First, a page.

out but kills him. The conclusion of the fight is an obvious imitation
of Homer. But the poet has introduced a feature of his own which finds
no place in Homer, when he describes Amycus as rising on tiptoe. The
detail is copied by Vergil who probably knew no better. But Apollonius
has more knowlege of athletics; it is the action not of a boxer but of
“one that slays an ox.” And yet, in spite of this, we find it stated by
modern writers, on the authority of these two poets, that the boxer
habitually rose on tiptoe to increase the weight of his blow! If we
would learn the principles of Greek boxing it must be from the practice
not of Amycus but of Polydeuces.

The boxing match between Entellus and Dares in the fifth _Aeneid_ need
not detain us long. Its character is obvious from the first in the
description of the caestus. Entellus throws into the ring the caestus of
the hero Eryx; they are made of seven ox-hides stiff with iron and lead,
and still stained with blood and brains, and at their sight Dares and
all the host tremble. “What!” cries Entellus, “do these frighten you?
What if you had seen the weapons of Hercules?” Finally by the advice of
Anchises these murderous weapons are rejected, but the point of interest
in this scene is that the poet’s Roman ideas have led him to reverse the
whole history of boxing. In reality the heavy caestus had developed
slowly from the simple leather thongs. But to the Roman murder and
bloodshed were the essence of a fight. And therefore as the heroes of
the past excelled in physique the men of the present, they must have
excelled them also in the bloodiness of their fights and the murderous
brutality of their weapons. The fight itself is in accordance with this
beginning.

Both men rise on tiptoe and hammer each other as hard as they can.
Entellus is the bigger man and for a long time acts on the defensive,
keeping his more active opponent at a distance. At last, tired of such
tactics, he makes a big effort; rising on tiptoe to his full height he
ostentatiously lifts his arm on high, thus giving Dares full warning of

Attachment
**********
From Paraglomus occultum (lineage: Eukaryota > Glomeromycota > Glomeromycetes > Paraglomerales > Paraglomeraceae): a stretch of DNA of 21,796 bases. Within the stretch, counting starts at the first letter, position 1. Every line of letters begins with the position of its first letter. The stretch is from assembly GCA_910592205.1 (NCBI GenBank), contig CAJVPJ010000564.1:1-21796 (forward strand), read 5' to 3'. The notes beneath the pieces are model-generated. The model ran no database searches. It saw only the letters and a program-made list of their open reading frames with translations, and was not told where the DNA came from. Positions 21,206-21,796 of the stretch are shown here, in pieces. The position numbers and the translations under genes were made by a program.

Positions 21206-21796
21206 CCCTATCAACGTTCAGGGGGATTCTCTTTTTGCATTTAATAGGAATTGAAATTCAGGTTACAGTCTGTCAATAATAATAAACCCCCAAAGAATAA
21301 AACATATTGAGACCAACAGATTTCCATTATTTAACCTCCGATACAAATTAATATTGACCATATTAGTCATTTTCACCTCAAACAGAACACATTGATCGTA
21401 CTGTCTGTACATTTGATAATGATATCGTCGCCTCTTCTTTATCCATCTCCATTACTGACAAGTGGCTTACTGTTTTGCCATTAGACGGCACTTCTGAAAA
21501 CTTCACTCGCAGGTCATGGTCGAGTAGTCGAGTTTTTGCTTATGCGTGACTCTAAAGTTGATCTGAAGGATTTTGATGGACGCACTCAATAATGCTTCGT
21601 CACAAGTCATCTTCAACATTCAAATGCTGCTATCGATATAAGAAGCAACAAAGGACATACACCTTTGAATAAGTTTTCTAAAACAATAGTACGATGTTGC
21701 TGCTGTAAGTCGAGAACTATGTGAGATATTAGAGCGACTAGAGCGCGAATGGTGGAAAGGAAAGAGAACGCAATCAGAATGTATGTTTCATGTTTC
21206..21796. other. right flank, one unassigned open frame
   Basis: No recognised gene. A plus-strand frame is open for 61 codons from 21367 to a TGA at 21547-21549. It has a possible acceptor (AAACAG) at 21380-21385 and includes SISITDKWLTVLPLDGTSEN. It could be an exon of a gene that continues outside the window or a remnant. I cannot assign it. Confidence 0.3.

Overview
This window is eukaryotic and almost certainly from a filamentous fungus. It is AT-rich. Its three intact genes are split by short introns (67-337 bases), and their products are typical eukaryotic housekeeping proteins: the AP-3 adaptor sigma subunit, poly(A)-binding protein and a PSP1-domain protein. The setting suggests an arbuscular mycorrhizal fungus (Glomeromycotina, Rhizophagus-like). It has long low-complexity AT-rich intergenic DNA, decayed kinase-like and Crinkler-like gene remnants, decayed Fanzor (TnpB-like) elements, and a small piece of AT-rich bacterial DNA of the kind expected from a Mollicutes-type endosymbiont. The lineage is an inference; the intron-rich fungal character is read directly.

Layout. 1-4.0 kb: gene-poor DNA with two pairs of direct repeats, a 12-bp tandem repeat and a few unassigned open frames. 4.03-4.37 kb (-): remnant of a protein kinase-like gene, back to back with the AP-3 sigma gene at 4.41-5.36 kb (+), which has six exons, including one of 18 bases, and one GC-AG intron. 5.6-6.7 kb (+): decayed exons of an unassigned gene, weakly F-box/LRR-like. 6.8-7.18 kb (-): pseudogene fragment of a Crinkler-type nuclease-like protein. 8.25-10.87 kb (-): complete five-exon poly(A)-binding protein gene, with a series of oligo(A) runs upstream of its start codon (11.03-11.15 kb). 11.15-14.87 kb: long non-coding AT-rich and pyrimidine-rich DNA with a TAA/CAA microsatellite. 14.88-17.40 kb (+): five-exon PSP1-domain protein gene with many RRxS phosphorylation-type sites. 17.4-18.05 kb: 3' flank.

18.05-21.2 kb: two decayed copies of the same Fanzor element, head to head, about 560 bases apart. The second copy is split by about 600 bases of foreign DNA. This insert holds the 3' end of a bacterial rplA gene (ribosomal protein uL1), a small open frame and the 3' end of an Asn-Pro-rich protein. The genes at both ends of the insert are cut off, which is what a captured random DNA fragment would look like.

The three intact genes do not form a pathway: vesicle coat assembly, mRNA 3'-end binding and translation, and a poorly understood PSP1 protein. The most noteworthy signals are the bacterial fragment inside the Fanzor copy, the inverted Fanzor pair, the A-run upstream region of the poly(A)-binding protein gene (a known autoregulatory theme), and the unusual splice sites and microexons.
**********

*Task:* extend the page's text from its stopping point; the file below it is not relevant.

what is coming. The latter is not slow to take advantage of the warning;
he dodges the ponderous blow, and Entellus, unable to recover his
balance, falls to the ground. Exasperated by his fall, he picks himself
up and chases Dares all round the ring till Aeneas in mercy ends the
fight. Baulked of his vengeance on Dares he vents his rage and exhibits
his strength by killing with a single blow the ox which is his prize.
What a contrast to the finish in the _Iliad_ when the great-hearted
Epeius picks up his fallen opponent and gently sets him on his feet!
What a contrast even to the fight in Theocritus! There science is
matched against strength and science deservedly wins. Here both men are
as devoid of science as Vergil himself is devoid of all knowledge of
boxing; if either of the two has any claim to skill it is the defeated
Dares. Entellus owes his victory simply to brute strength. A still more
absurd result occurs in Statius; the lighter and more skilful boxer is
declared the victor, but is only saved from the fury and vengeance of
his defeated opponent by the intervention of Adrastus, who separates
them. But the brutalities and absurdities out of which these later
fights are concocted need no discussion.

Little is known of the laws regulating Greek boxing. The competitions
were conducted in the same manner as wrestling competitions, on the
tournament system, and to obtain a bye must have been a very great
advantage. We learn from Plutarch that no wrestling or clinching was